It also said while it doesn't taste or smell great, it's not a health danger. What say you? What would the likely cause and remedy be?

    Also want to note: no rotten egg smell, just musty.
     
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  5. Jan 12, 2020 at 4:52 PM
    #5
    Rex Kramer

    Rex Kramer [OP] New Member

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    No.

    The softening process is based on Ion exchange, sodium for minerals on millions of resin beads. If the exchange rate is high enough to leave sodium in your water, I suggest distillation to process water for drinking and cooking.
     
    Last edited: Jan 13, 2020
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  6. Jan 12, 2020 at 4:57 PM
    #6
    Rex Kramer

    Rex Kramer [OP] New Member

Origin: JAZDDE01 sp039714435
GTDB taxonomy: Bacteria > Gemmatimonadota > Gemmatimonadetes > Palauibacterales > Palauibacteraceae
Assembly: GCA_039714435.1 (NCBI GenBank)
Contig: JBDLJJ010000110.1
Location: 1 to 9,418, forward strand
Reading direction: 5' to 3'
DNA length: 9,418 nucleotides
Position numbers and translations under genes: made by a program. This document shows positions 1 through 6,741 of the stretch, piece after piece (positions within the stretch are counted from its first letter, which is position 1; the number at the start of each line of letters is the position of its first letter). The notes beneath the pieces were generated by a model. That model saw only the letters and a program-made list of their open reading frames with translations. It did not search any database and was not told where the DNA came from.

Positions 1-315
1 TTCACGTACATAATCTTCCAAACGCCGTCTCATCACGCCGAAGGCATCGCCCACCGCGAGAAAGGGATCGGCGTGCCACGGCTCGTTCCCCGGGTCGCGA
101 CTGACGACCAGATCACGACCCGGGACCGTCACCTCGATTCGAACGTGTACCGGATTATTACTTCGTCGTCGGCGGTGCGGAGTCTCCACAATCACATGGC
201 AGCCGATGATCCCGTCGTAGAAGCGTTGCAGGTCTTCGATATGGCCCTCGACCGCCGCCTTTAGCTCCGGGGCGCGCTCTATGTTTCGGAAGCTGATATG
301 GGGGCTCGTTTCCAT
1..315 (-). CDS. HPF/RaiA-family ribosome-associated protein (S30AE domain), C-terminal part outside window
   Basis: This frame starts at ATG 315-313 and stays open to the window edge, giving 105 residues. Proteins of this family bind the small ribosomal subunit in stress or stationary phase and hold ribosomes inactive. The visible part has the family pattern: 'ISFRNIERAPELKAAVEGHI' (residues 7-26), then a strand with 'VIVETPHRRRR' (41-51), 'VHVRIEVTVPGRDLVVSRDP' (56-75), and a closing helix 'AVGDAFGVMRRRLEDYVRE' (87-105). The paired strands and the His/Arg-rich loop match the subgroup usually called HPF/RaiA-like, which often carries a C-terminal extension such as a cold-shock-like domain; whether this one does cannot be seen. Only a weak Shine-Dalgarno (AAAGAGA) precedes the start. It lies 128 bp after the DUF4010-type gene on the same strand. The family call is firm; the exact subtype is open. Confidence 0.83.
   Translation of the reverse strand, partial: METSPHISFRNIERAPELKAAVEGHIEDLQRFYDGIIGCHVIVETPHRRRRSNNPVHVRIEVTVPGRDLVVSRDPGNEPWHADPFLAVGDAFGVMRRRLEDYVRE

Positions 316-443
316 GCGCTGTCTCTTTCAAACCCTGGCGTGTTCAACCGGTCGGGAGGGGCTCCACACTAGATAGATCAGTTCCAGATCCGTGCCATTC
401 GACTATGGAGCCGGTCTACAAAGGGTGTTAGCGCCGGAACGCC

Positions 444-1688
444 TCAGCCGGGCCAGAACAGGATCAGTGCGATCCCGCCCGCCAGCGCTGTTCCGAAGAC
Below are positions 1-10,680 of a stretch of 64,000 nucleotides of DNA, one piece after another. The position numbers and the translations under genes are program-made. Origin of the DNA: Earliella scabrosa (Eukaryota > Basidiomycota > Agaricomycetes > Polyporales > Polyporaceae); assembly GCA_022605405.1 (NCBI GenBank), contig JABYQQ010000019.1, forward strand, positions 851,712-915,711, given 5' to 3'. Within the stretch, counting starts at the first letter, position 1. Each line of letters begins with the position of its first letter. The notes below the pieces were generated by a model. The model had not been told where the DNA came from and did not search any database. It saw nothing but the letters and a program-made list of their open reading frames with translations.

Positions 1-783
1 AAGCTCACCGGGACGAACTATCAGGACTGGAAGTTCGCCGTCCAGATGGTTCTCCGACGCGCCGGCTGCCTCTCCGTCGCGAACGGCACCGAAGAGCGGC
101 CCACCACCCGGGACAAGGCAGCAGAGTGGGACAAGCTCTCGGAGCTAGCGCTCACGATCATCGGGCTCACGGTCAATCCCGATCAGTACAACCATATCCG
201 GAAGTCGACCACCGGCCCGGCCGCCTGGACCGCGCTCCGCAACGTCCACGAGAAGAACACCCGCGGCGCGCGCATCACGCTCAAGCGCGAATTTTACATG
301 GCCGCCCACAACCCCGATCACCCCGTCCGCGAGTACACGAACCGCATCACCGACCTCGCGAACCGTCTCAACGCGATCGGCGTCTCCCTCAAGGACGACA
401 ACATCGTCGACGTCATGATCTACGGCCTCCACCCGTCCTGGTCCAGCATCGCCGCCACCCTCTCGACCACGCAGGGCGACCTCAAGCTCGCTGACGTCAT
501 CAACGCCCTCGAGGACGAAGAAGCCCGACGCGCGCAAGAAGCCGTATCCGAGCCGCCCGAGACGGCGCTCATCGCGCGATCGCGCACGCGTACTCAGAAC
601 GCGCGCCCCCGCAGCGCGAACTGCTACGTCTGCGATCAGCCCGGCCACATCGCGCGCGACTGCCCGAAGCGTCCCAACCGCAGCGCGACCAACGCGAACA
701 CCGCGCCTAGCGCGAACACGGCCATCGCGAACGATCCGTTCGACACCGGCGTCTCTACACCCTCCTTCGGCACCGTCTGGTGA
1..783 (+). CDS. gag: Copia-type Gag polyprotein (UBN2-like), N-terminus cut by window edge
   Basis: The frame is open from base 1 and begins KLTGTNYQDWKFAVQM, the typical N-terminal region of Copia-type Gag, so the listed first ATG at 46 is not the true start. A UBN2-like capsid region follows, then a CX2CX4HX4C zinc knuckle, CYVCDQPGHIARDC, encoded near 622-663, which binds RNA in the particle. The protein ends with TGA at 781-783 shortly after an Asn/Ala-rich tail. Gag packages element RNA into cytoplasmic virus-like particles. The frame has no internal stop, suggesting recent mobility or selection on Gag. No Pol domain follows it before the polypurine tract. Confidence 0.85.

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    Bacterial iron usually comes on strong, and it grows like moss in the toilet tank. The problem definitely sounds organic in nature, and it could be tannins. I recommend additional testing by your county extension office so you have a clear picture of what is causing the problem.

    Does your water appear cloudy or discolored after a heavy rain? Are there any other symptoms / stains?
     
  7. Jan 12, 2020 at 5:01 PM
    #7
    Squatting Pigeon

    Squatting Pigeon Super Secret Elite Member #2

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    I’ve always had high mineral stains in toilet bowls and on fixtures, which is common for my area. Real hard water ‘round these parts. I’ve been in this house 2.5 years now and this smell/taste just came bout within the last month.